Your main character, Kevin Easter, had a full-blooded Seneca Indian father and an Irish Catholic mother. How did you come up with such a unique protagonist?
Answer: I suspect the seeds to the Kevin Easter character were planted in the 4th Grade when my family lived in East Aurora, NY. A new kid, John, who had grown up on the Cattaraugus Indian Reservation in Western New York, moved in with a foster family during the middle of the year, and we became friends. Even though I was really young, an ugly incident at recess opened my eyes to cruelty and redemption—all in twenty-four hour period of time.
Can you share that experience?
John’s foster parents bought him this brightly colored jacket that no doubt celebrated his Native American heritage. There was a big eagle and feathers in the design. And John was so proud of this coat. Can a kid glow in the 4th Grade? You bet. But at recess a few bullies from the 5th Grade tormented John, roughed him up and ripped his jacket off. And none of us in the 4th grade, including me, did a damn thing to help him. It’s still one of those regrettable moments in my life. John was a big kid and he didn’t even fight back. None of us did.
But you mentioned redemption?
Yep, the other shoe dropped the following day. John went home after school and his foster parents must have given him the green light to make things right. And so he did. Big time. It was glorious. John’s coat was washed, the rips were repaired, and he was one happy camper that day. He wore that jacket like it was a coat of armor, found the biggest 5th Grader who’d tormented him the day before, and picked a fight. One on one. I’m not an advocate of violence, yet this bully had his head handed to him at recess, and John became a hero. I think Kevin Easter was also born that day, although I didn’t know it at the time.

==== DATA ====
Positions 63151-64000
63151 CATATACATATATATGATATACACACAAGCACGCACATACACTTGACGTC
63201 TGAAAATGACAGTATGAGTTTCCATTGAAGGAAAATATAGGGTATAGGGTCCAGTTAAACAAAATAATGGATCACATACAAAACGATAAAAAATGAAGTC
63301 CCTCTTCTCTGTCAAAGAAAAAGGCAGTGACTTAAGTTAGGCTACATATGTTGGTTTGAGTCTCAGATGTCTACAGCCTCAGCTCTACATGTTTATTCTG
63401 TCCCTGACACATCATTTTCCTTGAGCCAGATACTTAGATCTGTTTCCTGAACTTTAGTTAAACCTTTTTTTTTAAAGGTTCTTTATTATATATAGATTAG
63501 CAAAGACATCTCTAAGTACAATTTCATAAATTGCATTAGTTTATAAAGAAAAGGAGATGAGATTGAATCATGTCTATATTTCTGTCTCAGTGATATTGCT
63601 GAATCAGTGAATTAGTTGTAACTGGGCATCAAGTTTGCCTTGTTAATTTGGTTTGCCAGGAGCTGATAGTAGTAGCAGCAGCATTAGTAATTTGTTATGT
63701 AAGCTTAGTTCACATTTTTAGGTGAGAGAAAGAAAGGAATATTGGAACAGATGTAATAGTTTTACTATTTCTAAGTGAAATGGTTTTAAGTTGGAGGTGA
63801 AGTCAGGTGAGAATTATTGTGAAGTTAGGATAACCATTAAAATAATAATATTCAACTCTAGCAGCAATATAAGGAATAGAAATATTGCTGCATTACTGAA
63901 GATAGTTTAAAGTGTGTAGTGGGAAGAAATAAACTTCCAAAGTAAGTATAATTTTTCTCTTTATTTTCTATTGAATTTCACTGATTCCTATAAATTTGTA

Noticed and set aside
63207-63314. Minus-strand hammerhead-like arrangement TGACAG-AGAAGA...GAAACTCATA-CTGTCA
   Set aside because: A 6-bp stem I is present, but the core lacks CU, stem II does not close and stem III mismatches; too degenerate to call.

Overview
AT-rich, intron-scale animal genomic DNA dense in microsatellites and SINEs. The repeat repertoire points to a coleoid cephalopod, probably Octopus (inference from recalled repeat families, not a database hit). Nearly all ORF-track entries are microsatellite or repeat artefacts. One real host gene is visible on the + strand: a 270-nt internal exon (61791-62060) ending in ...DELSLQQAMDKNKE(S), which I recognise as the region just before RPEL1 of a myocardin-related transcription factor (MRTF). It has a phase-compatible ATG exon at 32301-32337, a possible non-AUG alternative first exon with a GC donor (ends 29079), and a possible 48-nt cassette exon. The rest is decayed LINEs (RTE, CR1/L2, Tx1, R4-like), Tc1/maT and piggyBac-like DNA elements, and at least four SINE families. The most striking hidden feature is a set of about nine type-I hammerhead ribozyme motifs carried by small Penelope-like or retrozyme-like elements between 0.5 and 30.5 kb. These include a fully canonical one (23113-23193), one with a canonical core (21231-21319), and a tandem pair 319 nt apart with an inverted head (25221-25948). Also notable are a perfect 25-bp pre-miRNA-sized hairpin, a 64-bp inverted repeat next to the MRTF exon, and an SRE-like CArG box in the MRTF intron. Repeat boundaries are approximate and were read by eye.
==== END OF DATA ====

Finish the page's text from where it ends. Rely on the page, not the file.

Is starting a new book difficult?
Yes. And no. I don’t outline like many authors but research is a very, very important part of the process. I’m a huge fan of thriller author James Rollins, who enjoys the research part of his books. Not me. I begin to stray while researching a certain project. But once I actually start to write the book, the characters actually drive the story. I know this may sound crazy, but in the three books I’ve written, with Kevin Easter as my main character, I really didn’t have a clue how any of them would end. If it’s exciting for me, hopefully the readers will feel the same.
Can you describe you typical writing day?
Three hours minimum. No exceptions. I could have the bubonic plague and an amputated arm and I’d force myself to write at least three hours. Good days could go eight to ten hours. Word count is also a barometer. Two thousand word per day. Again, no exceptions.
How do you handle writer’s block?
I haven’t run into that problem yet, although some days come easier than others.
How do you approach a new novel?
I’ve been told that my books are character driven. THE SAMARITAN, which debuted Kevin Easter and Gray Taylor, explained how these two met. Putting them in a bad situation and seeing how they get out of that situation is the fun part for me. But I also like to use current events as a backdrop to the story or stories. I also run two story lines concurrently, especially in the sequel, EXECUTIVE POWER. Kevin Easter has to deal with a personal issue (protecting his new girlfriend) while his career at CIA also plays a huge part.
How do you use sympathy builders?